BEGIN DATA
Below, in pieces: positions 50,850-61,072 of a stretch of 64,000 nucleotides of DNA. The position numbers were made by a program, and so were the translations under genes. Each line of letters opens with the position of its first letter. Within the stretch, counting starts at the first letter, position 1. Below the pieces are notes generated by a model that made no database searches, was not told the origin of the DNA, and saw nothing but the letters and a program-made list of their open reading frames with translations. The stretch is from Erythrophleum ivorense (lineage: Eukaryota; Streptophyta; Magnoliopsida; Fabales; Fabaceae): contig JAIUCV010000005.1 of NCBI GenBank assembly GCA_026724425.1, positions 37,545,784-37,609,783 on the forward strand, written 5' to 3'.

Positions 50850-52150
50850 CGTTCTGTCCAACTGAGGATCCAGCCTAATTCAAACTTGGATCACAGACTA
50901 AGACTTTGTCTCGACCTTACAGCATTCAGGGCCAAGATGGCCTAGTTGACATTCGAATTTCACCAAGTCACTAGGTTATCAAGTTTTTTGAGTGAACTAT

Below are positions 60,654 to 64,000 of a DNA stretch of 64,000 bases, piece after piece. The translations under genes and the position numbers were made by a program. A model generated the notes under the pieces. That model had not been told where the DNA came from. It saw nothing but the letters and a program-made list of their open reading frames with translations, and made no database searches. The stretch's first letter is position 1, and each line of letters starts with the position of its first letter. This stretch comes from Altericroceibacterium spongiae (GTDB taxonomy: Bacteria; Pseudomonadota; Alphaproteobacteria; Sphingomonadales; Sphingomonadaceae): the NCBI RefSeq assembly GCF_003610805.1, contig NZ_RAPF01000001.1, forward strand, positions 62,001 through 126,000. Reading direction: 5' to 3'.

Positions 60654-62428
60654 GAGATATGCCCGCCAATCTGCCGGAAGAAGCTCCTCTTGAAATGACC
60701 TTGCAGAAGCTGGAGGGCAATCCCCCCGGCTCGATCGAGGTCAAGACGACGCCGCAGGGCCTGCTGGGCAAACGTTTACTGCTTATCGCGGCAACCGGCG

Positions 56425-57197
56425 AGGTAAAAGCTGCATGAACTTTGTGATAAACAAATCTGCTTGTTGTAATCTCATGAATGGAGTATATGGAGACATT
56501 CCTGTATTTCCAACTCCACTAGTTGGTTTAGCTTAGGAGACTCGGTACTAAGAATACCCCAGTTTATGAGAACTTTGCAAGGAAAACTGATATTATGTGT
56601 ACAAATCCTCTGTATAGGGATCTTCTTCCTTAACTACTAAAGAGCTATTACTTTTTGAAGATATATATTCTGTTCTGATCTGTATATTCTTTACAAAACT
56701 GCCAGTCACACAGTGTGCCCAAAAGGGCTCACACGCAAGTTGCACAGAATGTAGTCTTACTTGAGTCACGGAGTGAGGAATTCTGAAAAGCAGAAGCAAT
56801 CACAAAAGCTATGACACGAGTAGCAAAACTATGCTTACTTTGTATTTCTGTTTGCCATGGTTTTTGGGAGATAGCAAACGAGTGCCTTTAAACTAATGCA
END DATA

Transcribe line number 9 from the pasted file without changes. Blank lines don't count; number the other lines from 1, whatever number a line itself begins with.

Positions 56425-57197